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Embarking on the e-learning trail


We are a mid-sized corporate (about 700 staff) that has not yet caught up with the "e-learning craze". We have seen demonstrations from a few providers, but have not yet been able to establish our key requirements. This means we have no proper way of assessing these potential providers.

As Manager of the Training team, my key requirements are: 1) We have a blended learning solution, ie. we do not want to do away with our classrom element, and 2) Any e-learning we implement must be beneficial, ie. not just having snazzy e-learning lessons because they look cool!

Any tips, hints or common traps from anyone out there who has already been down the e-learning track would be welcomed with open arms!!

Tony Boon
Tony Boon

12 Responses

  1. Play around
    Hi Tony

    You’ll need to think about a few practicalities when looking at e-learning. As the answers to the questions will have an impact on your choice:

    Where will you expect people to use it – in a learning centre, at home, at their desks? How do managers feel about people undertaking e-learning in the workplace?

    Do your machines have soundcards and can people use headphones to access e-learning without disturbing others?

    What is your company’s culture like – will the style of learning fit?

    What do you want to do with the masses of data you could acquire – you’ll need to decide how closely people are tracked, if at all, as it puts a different spin on what e-learning is perceived to be for.

    What’s your budget?! Who’s paying? How long do you want to commit to a provider for? Be careful here, you don’t want a five year deal only to find that people don’t use it.

    Demonstrators will often show you ‘the best bit’ the one section they think sells best. Ask to have access to a range of learning that you can work through without a salesperson in the room. Get a typical learner to try it out.

    I’m sure there’s lots more to think about.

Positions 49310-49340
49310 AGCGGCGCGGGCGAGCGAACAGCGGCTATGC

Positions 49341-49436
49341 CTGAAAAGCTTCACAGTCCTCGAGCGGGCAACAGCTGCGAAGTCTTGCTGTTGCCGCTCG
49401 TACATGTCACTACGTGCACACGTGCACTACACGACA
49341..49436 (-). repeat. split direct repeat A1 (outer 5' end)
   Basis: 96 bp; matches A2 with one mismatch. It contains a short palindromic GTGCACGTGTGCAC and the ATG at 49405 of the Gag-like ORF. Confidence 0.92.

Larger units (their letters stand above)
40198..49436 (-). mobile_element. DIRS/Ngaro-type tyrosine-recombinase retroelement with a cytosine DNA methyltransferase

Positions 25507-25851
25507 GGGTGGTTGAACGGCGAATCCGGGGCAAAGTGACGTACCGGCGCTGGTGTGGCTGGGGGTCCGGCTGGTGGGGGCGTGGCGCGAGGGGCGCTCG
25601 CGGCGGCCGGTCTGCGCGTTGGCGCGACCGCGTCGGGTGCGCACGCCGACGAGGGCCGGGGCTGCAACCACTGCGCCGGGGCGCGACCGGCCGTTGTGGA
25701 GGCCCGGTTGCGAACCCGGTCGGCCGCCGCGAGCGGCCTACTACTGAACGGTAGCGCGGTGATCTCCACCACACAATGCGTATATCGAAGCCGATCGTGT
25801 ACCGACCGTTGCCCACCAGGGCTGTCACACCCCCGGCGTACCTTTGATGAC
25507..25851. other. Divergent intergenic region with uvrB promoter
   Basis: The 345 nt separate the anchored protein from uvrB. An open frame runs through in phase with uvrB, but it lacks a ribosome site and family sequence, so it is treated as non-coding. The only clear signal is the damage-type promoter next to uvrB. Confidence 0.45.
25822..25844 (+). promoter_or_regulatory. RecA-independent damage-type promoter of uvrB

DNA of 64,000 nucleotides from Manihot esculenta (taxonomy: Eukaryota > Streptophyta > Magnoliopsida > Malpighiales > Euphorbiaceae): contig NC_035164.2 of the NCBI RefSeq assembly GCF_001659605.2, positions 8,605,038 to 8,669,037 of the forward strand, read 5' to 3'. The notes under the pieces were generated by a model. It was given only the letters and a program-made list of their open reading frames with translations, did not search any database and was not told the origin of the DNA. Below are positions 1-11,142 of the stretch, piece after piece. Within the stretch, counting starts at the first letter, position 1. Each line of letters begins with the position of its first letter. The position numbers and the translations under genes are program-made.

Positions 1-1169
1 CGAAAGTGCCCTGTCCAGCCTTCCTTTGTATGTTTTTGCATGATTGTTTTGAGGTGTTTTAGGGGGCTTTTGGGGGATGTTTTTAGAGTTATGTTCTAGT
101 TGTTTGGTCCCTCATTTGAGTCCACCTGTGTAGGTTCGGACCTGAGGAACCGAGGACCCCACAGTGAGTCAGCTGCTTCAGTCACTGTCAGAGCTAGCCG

Take a look at:

    for more.

    If you’d like to talk it through please do get in touch.

    Good Luck


  2. eLearning providers
    Dear Tony,

    It is sometimes difficult to choose the right provider when considering eLearning as a blended approach to existing training methods.

    Firstly, eLearning is about training and not technology. Many providers will be happy to showcase graphical competence when bidding for contracts.

    Blended learning I believe is essential and eLearning does not always provide you with a total solution.

    When selecting a company to deliver your training needs, establish what background and understanding they have to more traditional methods of learning e.g. Do they have a sound understanding of the response different types of learners have to classroom training? Do they understand the learning process and How do they effectively tackle common challenges trainers face?

    Last but not least, there should be more enphasis on the methodology of eLearning – a step by step process with which to implement eLearning as a blended solution.

    I hope this helps.

    Ian Fielding
    NDC Training Media

  3. What’s the business outcome

    I’d like to suggest that a step back is taken – as others have commented there’s too much focus on the technology which is then ameliorated by using the ‘blended’ term. I would recommend the use of a simple exercise to determine the performance based outcomes of the training intervention aligned to the expected business impact. We often find clients are surprised by the results. From here it should be possible to determine the relevant factors relating to Learners, Learning and Logistics that would inform the development strategy and ultimately the media and mechanism to be used, both now and on an on-going basis. This also helps to set up the business case and identifies early on any change management issues.

    I hope that this helps.

    Ian Lee-Emery.

  4. Snazzy elearning Trap
    You are on the right track Tony by recognizing the waste of time and money a snazzy elearnng lesson can be. What you want is a hybrid lesson that supplements the classroom element. Your hybrid should provide the students with supplementary exercises, research projects, laboratories and animated case studies. This online program should be accessible thorugh a website that can be accessed on a home desktop as well as in the classroom. Hope that helps,

  5. blended learning – what needs?
    As others have said, get very clear about the desired outcomes of the learning, and when/where it’s expected to take place.

    Then it’s worth looking at the learning in terms of skill, knowledge and understanding, and ask yourself and the potential learners involved what are the minimum take-aways you and they want them to have (including, possibly a desire to learn more)

    Then think, realistically, which of the above are best done f2f and which can a person easily learn on their own in their own time (this takes more thinking than you might imagine)